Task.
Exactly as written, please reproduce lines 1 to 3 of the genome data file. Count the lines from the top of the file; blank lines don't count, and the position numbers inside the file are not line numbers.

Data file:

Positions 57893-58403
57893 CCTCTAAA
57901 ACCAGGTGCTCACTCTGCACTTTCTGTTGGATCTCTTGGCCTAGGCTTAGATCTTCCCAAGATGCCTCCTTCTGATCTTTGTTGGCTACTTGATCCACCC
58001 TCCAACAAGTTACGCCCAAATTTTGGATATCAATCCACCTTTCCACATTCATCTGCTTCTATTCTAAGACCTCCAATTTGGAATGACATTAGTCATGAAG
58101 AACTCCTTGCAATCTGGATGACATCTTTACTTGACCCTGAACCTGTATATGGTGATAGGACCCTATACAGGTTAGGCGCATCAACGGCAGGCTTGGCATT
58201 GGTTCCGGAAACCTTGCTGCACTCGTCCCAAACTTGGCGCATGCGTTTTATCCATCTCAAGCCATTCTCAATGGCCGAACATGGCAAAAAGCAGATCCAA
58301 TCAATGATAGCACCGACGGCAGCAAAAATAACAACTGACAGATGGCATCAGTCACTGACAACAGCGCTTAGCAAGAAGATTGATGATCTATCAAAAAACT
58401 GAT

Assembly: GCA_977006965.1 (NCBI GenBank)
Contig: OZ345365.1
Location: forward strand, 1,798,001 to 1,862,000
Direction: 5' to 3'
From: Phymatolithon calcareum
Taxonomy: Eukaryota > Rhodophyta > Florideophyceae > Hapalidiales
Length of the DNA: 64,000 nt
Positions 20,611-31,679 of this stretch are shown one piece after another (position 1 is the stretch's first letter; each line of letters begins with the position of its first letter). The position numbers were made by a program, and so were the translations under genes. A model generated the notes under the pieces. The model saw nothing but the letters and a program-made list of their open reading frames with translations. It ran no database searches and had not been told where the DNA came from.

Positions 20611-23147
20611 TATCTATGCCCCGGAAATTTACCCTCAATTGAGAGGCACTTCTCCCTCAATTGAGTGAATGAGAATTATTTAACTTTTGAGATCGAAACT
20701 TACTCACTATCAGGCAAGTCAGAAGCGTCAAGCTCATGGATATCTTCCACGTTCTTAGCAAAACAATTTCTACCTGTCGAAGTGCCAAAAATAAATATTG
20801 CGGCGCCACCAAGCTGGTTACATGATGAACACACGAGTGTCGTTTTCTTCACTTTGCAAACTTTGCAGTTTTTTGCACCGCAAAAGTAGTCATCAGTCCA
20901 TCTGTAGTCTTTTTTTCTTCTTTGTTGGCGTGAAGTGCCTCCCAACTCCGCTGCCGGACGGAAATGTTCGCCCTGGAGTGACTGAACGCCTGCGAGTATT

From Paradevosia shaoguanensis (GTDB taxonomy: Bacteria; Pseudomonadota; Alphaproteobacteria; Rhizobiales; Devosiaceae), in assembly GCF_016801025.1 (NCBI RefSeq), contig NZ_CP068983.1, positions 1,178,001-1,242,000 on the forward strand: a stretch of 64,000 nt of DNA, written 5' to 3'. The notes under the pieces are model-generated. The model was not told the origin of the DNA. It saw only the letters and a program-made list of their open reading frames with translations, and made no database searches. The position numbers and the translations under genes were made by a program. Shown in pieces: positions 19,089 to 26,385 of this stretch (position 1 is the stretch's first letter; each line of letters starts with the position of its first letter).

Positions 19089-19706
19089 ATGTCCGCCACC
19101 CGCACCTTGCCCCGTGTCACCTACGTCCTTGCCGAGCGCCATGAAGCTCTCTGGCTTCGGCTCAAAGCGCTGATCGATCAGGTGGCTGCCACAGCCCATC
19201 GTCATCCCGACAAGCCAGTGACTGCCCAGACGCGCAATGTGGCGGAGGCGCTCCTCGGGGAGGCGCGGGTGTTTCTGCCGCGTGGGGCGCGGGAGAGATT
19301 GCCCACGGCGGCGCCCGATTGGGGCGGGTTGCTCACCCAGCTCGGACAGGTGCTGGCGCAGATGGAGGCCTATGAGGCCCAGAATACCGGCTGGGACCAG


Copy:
Positions 57893-58403
57893 CCTCTAAA
57901 ACCAGGTGCTCACTCTGCACTTTCTGTTGGATCTCTTGGCCTAGGCTTAGATCTTCCCAAGATGCCTCCTTCTGATCTTTGTTGGCTACTTGATCCACCC